Wednesday, August 12, 2009 - 10:18 AM

A little something for the old Kult group...

Dreaming came easier to Gideon than it once had, but there were still the unpleasant locked doors in his mind. They cramped his dreams, and sometimes an ugly smear of vision would creep out from under them to violently stain his sleep. Slapping paint across his new work, Gideon considered that he did the same thing to his canvases on a regular basis.

Pausing to sit down and stare at his canvas, Gideon picked up his green tea and had a sip. He was working on a portrait commission, something that trickled down from his obnoxious but effective agent, and it had a pleasant Francis Bacon-esque flavor. Knitting his brows together, considering his next steps, he was pleased with the progress so far, but this was not really what he wanted to paint.

Lara preferred it, certainly.

He knew she wouldn't outright forbid him to paint anything. She knew the bleeding could make him dizzy, but it would stop after a while, and it didn't actually open any wounds. So, she was patient, far more patient than he could ever be with himself, and she helped with the bandages.
The look at the corner of her eyes, though, made him uncomfortable. I don't understand why you do this to yourself, she was silently saying. I don't understand why you have to paint this.

Gideon got up again, a mote of frustration insisting on movement. It rankled at him sometimes that Lara was still bothered by the stigmata he suffered; after all they had been through, he thought she'd be a little more accepting. Stalking into the open kitchen, he poured himself more tea from the little clay pot that Lara's mentor Tomo had gifted them with.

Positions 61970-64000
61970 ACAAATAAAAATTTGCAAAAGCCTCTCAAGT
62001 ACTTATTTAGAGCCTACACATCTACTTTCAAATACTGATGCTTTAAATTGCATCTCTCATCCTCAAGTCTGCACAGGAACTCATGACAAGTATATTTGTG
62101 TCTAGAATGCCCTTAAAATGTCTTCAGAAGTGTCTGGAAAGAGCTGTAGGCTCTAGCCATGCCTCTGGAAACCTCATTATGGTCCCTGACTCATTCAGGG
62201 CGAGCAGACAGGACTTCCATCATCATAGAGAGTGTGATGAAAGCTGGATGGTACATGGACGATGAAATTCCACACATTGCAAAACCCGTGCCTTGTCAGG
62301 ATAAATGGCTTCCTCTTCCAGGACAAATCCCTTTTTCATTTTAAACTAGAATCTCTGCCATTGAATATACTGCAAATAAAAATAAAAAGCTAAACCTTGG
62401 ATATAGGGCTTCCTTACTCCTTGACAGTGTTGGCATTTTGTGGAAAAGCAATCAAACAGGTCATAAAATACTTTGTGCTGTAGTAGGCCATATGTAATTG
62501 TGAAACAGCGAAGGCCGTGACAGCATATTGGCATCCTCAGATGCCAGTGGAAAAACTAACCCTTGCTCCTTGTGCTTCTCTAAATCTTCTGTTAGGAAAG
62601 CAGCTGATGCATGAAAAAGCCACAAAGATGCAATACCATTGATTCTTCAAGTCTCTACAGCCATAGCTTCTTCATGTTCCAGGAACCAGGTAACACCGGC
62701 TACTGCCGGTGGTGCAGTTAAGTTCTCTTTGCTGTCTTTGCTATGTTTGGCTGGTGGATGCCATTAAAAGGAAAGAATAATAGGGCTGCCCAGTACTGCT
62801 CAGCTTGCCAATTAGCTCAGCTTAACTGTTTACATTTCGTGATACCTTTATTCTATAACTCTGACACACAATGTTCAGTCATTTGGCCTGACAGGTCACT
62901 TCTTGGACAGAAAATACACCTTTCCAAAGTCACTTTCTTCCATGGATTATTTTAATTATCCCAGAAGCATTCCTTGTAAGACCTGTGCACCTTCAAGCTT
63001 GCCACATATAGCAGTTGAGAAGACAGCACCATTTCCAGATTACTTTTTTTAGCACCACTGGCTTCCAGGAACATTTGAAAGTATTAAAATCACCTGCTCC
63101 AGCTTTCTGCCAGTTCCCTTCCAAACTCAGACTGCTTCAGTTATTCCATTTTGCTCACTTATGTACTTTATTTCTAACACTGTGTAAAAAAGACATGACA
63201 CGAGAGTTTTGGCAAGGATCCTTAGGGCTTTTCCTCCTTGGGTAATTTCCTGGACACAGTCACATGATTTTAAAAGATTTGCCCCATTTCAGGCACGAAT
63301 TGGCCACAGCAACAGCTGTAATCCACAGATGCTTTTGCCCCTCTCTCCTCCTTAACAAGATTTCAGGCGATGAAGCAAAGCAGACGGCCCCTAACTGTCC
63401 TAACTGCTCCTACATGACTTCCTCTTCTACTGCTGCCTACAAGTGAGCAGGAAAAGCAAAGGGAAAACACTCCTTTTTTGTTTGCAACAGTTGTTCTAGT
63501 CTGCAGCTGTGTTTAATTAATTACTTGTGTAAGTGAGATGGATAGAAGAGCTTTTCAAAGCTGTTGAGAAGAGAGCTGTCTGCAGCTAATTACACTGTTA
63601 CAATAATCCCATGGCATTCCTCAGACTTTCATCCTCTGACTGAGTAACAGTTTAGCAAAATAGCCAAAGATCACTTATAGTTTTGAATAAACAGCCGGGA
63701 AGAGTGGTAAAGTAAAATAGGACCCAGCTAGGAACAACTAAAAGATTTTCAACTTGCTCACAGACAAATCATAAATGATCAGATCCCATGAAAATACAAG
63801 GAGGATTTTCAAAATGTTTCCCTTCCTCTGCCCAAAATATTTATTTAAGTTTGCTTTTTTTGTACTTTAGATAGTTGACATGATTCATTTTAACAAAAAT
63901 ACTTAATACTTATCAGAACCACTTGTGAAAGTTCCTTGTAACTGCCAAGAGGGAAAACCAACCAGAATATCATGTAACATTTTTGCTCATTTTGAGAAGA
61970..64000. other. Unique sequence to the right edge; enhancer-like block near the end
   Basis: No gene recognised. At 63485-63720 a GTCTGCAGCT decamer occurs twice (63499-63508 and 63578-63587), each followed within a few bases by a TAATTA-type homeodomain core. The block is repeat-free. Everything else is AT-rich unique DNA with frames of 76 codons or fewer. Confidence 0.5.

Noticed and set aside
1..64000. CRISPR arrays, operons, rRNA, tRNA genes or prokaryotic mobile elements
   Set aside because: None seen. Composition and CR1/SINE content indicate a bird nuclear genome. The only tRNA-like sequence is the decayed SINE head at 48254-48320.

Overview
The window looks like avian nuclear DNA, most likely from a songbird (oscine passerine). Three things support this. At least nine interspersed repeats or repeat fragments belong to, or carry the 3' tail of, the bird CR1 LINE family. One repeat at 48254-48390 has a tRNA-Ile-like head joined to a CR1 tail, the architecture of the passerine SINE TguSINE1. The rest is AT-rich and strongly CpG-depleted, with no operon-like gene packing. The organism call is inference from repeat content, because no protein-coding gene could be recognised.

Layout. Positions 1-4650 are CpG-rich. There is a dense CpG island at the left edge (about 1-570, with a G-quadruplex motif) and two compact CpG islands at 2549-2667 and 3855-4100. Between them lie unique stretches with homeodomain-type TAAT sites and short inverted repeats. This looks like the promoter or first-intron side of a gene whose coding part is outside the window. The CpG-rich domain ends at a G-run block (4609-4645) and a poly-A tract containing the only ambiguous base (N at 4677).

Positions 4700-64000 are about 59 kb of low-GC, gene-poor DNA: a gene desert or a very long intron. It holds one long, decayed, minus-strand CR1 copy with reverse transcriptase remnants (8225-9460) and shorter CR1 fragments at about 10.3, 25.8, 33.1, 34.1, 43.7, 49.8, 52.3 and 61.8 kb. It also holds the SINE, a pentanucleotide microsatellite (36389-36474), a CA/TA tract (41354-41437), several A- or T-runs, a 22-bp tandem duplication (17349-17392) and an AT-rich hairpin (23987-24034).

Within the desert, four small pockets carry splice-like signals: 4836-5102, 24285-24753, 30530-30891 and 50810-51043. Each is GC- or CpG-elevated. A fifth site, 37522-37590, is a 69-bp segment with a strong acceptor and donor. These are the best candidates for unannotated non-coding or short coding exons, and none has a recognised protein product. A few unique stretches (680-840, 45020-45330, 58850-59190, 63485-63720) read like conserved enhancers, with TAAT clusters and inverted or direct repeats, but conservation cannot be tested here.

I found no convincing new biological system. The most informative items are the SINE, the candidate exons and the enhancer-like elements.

“Please remember, even though she does not show it as you do, that Lara also has been deeply affected,” Tomo had told him, serene but quietly concerned. “Kenichiro is a poisoned bodhisattva, and she has been caught in his delusions. It will be very hard for you both; patience will save you.”

Patience had never been a virtue of Gideon's, but stubbornness was. Just as Lara struggled with Gideon's carefully controlled rage and obsession with painting that which made him literally bleed, he had to helplessly watch her wrestle with a wildly teetering pessimism and aggression. She never talked about all that happened with her when she was lost in Kenichiro's madness, but he expected that she couldn't remember a lot of it.

It was irrational, but he envied her about that sometimes.

Skirting his work area, Gideon went to the window and looked down at the city streets below. Rain was creeping down the glass, distorting the gray view, and he tried to let it distract him. Now that he'd begun, his mind was already spinning back towards a dream that brought blood out from his palms and his brow, a dream that he'd been unable to escape or purge.

A pueblo village, utterly empty. A sky with a merciless sun edging around dreadful storm clouds, and the young mestizo woman with her wild eyes and proud chin and long, long black hair tickling at her ankles. She has a rosary around her neck, she wears a pretty linen dress Gideon finds well suited for gathering flowers or sitting next to a slow cool river on a hot day. But there is no peace or mercy in her eyes, and her lips part to a crowd-scream of a voice, a woman's voice that breaks like thunder.


And then he must watch as her body is scourged, beaten, broken, violated, torn by a hundred silent, invisible assailants.

She stands there, and her eyes defy him. They promise him. They squeeze his heart until he has to wake up.

Lara knows better than to try and console him with words after waking from such a dream. She lets him know that she is all right, that he is with her, that he is not locked in a hot box in the Mexican village of a fanatical madwoman. She does that with a touch, and she is understanding of it.

But one day, he tried to paint the dream, and it was very difficult for him. Worse, it was difficult for her to look at it, even unfinished.

It is only fair, he thought bitterly. I don't like to think about Kenichiro either.

Sighing, he turned briskly away from the window and sat back down in front of the portraiture. Picking up his brush again, he started swiftly painting, locking away thoughts for another time. Mind set, Gideon knew he loved Lara, but he wished deeply that for once in his life, the past would leave him alone.

Part of him wondered if his painting would be as good, though.



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